Japan Institute for National Fundamentals

Speaking out

Tsutomu Nishioka

【#615】Enormous Rift Created in U.S.-South Korea Alliance

Tsutomu Nishioka / 2019.08.29 (Thu)

August 26, 2019


On August 22, South Korea’s Moon Jae In government decided to terminate the General Security of Military Information Agreement between South Korea and Japan, known as GSOMIA, for bilateral military information exchange. The termination will only lead the two countries to go back to the situation before GSOMIA was signed in 2016, inflicting little damage on Japan that conducts intensive information exchanges with the United States. However, South Korea will face negative repercussion of failing to get Japanese satellite and radar data immediately without GSOMIA. In addition, South Korea made the decision in a manner to reject a repeated U.S. request for extending GSOMIA, creating an enormous rift in the U.S.-South Korea alliance.

Moon ignored U.S. persuasion

The U.S. defense secretary recently visited Seoul to persuade South Korean government leaders to extend GSOMIA. Furthermore, the U.S. ambassador in Seoul held a meeting with business leaders, requesting their cooperation in extending the agreement. Nevertheless, President Moon shrugged off the U.S. request. The South Korean government has cited what it claimed to be Japan’s trade restriction measures as the reason for terminating GSOMIA. Anticipating this, the U.S. ambassador asked business leaders, who should know well that the Japanese measure differs from any trade restriction, to persuade the government. Even the business leaders’ persuasion has been ignored.

In a bid to unify the Korean Peninsula on its own terms, North Korea has sought to weaken South Korea’s relations with Japan and the U.S. The late North Korean President Kim Il Sung had reiterated that North Korea could take over the South by cutting two chin-straps that support South Korea as a crown, according to Hwang Jang Yop, a former secretary of the North Korea Workers’ Party, who has defected to the South. The straps represent South Korea’s relations with Japan and the U.S. South Korea has been playing into North Korea’s hands by doing exactly what Kim Il Sung had hoped.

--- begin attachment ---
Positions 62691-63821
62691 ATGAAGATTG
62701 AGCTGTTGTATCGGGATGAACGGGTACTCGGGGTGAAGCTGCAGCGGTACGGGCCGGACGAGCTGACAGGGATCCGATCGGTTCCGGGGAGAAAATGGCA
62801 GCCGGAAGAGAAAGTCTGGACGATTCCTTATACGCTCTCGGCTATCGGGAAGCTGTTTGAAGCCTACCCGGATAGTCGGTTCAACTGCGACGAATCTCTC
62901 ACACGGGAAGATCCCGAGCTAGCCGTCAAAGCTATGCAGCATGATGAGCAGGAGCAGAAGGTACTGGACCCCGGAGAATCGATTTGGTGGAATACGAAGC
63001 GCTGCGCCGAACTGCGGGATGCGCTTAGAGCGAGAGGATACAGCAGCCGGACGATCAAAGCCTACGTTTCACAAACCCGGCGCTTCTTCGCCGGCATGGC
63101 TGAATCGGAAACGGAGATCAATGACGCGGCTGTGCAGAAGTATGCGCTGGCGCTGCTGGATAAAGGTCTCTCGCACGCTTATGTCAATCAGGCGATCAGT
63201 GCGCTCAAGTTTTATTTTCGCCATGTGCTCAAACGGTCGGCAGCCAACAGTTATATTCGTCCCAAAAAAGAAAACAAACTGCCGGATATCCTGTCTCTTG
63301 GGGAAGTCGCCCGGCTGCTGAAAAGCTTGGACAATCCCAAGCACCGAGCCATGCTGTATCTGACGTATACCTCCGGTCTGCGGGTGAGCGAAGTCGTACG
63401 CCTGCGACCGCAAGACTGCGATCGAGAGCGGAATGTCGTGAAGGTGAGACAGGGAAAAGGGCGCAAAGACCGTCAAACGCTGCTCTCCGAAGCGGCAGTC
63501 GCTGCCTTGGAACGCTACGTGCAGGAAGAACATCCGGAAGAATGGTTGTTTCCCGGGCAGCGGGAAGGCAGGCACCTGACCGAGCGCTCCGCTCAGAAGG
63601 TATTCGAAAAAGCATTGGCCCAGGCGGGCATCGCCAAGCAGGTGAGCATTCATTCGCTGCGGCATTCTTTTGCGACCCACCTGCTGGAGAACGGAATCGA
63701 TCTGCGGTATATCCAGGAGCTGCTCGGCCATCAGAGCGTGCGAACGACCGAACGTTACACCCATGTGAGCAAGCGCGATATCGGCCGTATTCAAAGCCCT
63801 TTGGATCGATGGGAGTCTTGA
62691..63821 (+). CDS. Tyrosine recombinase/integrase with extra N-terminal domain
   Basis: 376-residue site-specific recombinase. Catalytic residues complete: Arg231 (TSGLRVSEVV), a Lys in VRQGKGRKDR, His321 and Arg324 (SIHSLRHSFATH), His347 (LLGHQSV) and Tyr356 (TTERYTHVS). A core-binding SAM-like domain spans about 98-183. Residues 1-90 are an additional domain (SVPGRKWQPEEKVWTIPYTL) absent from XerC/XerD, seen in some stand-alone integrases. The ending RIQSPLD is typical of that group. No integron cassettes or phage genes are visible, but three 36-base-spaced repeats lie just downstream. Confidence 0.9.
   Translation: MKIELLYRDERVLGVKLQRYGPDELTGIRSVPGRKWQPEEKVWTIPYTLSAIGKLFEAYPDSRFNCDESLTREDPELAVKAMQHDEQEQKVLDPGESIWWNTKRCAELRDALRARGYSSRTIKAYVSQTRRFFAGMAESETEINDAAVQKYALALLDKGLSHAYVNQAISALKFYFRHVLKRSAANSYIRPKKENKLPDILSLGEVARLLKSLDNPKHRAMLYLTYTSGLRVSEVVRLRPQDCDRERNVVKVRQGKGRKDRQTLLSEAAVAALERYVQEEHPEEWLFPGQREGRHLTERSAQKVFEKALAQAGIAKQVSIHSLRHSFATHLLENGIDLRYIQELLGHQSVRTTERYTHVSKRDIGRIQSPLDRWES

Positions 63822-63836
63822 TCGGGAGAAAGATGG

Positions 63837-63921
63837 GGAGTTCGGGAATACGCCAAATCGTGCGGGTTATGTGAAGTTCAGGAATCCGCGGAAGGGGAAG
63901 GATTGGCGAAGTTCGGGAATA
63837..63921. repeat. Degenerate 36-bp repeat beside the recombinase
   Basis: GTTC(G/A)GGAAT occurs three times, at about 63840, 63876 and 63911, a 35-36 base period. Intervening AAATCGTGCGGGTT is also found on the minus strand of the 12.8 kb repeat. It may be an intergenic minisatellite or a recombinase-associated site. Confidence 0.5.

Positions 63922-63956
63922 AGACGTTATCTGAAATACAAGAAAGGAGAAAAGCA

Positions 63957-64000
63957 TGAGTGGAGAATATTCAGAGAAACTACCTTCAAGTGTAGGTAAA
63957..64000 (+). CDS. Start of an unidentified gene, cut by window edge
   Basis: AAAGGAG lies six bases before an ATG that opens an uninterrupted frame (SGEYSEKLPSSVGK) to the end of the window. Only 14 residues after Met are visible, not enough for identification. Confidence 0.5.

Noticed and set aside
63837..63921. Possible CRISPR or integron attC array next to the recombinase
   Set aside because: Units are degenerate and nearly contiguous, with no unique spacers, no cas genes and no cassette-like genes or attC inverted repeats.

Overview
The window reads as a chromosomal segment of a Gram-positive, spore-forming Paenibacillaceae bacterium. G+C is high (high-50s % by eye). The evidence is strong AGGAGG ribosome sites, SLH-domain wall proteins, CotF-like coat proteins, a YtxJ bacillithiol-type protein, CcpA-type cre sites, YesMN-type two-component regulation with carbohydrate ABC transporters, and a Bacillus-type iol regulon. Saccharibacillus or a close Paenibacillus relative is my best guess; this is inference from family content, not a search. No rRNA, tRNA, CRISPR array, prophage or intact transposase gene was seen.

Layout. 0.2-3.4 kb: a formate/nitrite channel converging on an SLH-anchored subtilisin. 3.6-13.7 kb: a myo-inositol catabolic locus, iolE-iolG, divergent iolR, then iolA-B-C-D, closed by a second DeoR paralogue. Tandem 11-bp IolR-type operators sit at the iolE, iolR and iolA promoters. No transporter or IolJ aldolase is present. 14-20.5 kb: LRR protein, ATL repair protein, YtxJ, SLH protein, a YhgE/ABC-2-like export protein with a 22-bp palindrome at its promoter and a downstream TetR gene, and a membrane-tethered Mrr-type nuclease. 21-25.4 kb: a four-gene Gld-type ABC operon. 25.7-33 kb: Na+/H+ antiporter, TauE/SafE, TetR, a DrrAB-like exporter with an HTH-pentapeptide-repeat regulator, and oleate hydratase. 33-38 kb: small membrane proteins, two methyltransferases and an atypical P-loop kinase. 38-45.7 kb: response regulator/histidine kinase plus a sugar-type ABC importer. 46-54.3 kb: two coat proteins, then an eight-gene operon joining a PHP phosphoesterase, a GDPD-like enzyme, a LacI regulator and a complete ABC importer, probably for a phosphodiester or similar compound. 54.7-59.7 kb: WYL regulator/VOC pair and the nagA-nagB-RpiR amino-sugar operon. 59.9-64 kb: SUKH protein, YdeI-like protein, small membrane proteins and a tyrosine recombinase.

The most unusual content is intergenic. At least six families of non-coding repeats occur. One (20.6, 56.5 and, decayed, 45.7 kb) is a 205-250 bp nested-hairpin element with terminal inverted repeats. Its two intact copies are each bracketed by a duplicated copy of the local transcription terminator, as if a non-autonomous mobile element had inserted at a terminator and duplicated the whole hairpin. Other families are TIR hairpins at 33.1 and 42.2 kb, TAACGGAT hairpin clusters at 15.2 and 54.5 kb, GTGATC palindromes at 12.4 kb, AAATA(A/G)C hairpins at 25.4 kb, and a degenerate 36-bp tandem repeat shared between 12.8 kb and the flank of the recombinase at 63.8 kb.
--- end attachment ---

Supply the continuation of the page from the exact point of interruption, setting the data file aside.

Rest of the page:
In a statement issued on August 24, a group of 500 generals and admirals in the reserve in South Korea criticized the Moon government for ignoring national interests and national security by taking the suicidal action of terminating GSOMIA, which could lead to the establishment of a Pyongyang-led Korean Federation and the completion of socialist revolution through the dismantlement of the South Korea-U.S. alliance, at a time when South Korea and Japan are exposed to North Korean nuclear threats and increasingly required to promote security cooperation. If the Moon government refused to reverse the decision, the group would launch a campaign to oust President Moon, it warned.

Pro-Pyongyang activists now in the government

Why did President Moon make the decision to the disadvantage of South Korean security? Moon has been suspected of using anti-Japan sentiment for maintaining his public support or concealing a scandal involving Cho Kuk, nominated by the president as a candidate for justice minister. I think that the situation is more serious than such speculation implies. We should presume that a large number of Juche activists (who had participated in an underground revolution movement in the 1980s in pursuit of the Pyongyang-led reunification and had not converted) in the Moon government are seeking to establish a Korean Federation and complete a socialist revolution through the dismantlement of the South Korea-U.S. alliance, as claimed by the group of reserve generals and admirals.

The Moon government has taken another suicidal action in the field of national security that has been little reported in Japan. In September 2018, a North-South military agreement was signed under which South Korean reconnaissance flights near the demilitarized zone have been suspended. To counter most effectively short-range missiles or rockets that North Korea has recently test fired repeatedly, South Korea would need to detect firing signs and destroy missiles. The reconnaissance flight suspension has made the detection difficult. Nevertheless, the Moon government has fallen short of denouncing the North Korean missile tests as running counter to the military agreement and continue to let South Korean military abide by it. They are suspected of intentionally undermining South Korean national security posture.

Tsutomu Nishioka is a senior fellow and a Planning Committee member at the Japan Institute for National Fundamentals and a visiting professor at Reitaku University. He covers South and North Koreas.